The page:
The New Yorker has an interesting and well written blog article by Gareth Cook that reviews the new Discotute tome Darwin’s Doubt – Doubting Darwin’s Doubt. Cook places the book and Meyer’s argument in the context of the history of Intelligent Design creationism as a cynical rebranding exercise aimed at inveigling creationism back into American schools after a series of legal setbacks for creationists. Well worth reading. Cook notes the odd approach of ID creationists – that scientific understanding of the world and universe has reached its limits, and that what is left can only be explained by the interventions of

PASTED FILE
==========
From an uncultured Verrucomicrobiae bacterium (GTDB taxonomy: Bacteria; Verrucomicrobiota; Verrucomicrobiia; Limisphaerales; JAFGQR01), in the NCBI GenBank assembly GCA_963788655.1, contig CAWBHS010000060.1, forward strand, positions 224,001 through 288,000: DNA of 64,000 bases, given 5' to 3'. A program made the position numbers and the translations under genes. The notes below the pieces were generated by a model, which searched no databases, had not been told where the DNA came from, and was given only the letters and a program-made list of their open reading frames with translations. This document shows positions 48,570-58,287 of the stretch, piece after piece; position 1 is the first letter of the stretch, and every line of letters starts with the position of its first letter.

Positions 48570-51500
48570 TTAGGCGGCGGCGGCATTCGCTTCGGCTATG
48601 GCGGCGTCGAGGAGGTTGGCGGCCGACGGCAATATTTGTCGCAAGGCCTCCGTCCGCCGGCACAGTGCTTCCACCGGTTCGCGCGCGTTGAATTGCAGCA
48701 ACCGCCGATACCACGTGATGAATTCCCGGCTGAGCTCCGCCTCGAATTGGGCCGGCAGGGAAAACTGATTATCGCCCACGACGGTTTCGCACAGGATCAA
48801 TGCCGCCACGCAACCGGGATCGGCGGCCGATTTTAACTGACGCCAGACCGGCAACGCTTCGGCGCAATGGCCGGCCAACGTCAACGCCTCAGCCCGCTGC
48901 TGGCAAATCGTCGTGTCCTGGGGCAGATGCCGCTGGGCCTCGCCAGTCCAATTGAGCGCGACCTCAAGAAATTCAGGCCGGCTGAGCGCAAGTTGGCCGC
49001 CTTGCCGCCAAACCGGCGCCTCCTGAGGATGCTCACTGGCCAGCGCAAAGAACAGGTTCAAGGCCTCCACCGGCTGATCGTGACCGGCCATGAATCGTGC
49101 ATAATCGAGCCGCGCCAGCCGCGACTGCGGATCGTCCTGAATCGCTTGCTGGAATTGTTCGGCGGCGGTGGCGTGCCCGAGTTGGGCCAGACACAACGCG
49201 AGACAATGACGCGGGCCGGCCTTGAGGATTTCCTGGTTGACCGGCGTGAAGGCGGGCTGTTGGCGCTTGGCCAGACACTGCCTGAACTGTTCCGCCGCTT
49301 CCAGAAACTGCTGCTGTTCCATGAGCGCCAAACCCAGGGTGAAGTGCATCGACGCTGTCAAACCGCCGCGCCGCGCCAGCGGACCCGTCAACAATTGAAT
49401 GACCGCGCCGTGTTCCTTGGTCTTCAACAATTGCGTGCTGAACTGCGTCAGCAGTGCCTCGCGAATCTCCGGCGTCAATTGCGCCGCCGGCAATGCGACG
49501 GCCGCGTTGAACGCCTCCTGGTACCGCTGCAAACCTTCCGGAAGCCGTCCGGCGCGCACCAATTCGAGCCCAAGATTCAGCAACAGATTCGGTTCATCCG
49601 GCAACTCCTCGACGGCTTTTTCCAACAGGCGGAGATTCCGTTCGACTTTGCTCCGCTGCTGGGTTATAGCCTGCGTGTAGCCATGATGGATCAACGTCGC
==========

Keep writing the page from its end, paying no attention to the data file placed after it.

God a supernatural designer:
Most absurd of all is the book’s stance on knowledge: if something cannot be fully explained by today’s science—and there is plenty about the Cambrian, and the universe, that cannot—then we should assume it is fundamentally beyond explanation, and therefore the work of a supreme deity.
Darwin’s Doubt may well have entered the New York Times hardback bestseller list (oddly, I think this is in the non-fiction section), but amongst those who know an understand science, and particularly those disciplines related to evolutionary biology, it’s very unlikely to gain any traction.